The consequences of failing to reapply
Failing to reapply for IDR plans on time can have dire consequences for borrowers. Without information to calculate a payment based on their income, federal law requires borrowers to make monthly payments equal to what it would take to pay the loan off over 10 years. In the worst scenarios, that means the difference between paying nothing versus hundreds of dollars each month. For others, it might mean doubling or tripling their payments. Even scarier, borrowers who have payments automatically deducted from their bank account may get a nasty surprise when an unexpectedly large sum gets taken out.
Borrowers who fail to reapply for income-based repayment not only pay more each month, but the overall amount that they owe may go up as well. This is because when a borrower fails to reapply on time, any interest that accumulated is automatically added to their total balance—a process known as capitalization. This higher balance immediately increases the amount borrowers must pay to retire their debt. It may also worsen tax complications down the line. Currently, borrowers who receive student-loan forgiveness after 20 years or 25 years in repayment may have to pay taxes on the amount forgiven. Adding interest to a borrower’s balance makes the forgiven amount bigger, meaning the borrower might have to pay more to the IRS.
Though the consequences are not as severe, the annual reapplication process can create challenges for servicers and schools too. For servicers, it means devoting time and resources to process paperwork every year for borrowers who might not otherwise need help. That can take away funds that could be spent getting other borrowers into income-driven repayment or reaching out to those on the cusp of default. Issues with reapplication may be bad for higher education institutions too. A borrower who slips out of the IDR program may become delinquent and default, hurting the institution’s overall default rate. And if that number gets too high, the school may lose access to federal financial aid.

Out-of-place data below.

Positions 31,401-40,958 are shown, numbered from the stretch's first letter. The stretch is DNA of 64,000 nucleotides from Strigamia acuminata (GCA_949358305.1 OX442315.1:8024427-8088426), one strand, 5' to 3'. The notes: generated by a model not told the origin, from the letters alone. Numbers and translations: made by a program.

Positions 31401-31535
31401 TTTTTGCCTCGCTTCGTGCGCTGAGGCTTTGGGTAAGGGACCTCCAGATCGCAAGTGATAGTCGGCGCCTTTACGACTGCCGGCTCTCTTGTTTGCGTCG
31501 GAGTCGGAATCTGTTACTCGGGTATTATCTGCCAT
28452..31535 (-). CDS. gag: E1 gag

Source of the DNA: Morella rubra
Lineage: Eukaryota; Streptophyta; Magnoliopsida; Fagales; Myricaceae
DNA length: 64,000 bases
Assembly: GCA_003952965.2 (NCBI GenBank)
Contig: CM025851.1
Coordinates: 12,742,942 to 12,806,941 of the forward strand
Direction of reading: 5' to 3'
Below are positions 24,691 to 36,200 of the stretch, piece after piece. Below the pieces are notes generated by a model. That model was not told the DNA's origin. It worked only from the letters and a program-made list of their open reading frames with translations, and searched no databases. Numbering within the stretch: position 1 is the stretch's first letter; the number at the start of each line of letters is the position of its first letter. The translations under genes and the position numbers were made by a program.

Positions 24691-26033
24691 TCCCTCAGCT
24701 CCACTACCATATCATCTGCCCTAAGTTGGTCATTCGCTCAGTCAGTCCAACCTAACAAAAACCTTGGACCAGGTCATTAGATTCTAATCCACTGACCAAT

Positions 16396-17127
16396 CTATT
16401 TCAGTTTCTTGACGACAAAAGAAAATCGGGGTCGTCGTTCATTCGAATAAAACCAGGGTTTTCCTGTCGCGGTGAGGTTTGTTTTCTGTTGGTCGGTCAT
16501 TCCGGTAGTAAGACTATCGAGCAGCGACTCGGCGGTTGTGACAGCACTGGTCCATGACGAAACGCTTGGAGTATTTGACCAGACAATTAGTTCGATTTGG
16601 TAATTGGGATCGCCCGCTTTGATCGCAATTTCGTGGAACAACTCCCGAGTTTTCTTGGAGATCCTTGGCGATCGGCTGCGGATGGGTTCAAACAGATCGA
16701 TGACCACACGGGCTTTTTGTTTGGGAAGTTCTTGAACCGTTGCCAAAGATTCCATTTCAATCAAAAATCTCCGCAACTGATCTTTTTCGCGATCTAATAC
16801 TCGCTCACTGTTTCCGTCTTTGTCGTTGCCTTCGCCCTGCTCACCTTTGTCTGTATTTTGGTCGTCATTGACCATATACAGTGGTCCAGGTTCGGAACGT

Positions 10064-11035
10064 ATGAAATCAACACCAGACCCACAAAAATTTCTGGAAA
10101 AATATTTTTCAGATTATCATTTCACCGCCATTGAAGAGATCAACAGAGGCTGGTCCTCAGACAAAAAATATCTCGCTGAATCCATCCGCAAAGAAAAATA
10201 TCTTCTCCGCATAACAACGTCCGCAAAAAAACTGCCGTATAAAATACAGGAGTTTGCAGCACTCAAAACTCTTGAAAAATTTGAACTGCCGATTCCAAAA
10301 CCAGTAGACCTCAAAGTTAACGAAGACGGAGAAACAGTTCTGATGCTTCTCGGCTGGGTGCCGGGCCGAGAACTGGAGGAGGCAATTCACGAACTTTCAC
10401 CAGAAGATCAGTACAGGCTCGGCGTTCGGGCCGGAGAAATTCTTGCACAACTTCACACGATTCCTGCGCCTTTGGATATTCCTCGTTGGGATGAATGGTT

Sadly, a majority of borrowers appear to fall into the renewal trap in one form or another. Department of Education data released in 2015 show that 57 percent of borrowers on an income-driven plan failed to reapply on time. Around a third of these individuals ended up in hardship status, in which they pause their loan payments instead of making progress toward forgiveness.
Recertification problems can also compound existing difficulty in getting delinquent borrowers into IDR plans. According to data from one servicer, only about one-third of severely delinquent borrowers who appear to qualify for IDR take the steps to enroll in one of these plans. And one-third of this subset of borrowers did not successfully recertify on time even after an average of 40 contact attempts. The ability of IDR to help delinquent borrowers experience long-term repayment success will not work if they cannot easily stay on these plans.
A better solution: Multiyear authorization
The onerous reapplication process does not have to be this way. All of these headaches could be fixed with a simple solution that does not even need Congress’ approval: a multiyear application form.
Instead of completing paperwork every year, borrowers could fill out a form that authorizes the IRS to automatically share data that they provide on their tax returns to the Department of Education for at least the next five years. With such a system, the Department of Education would automatically get the necessary data for IDR reapplication each year, allowing it to calculate the new payment amounts without going back to borrowers.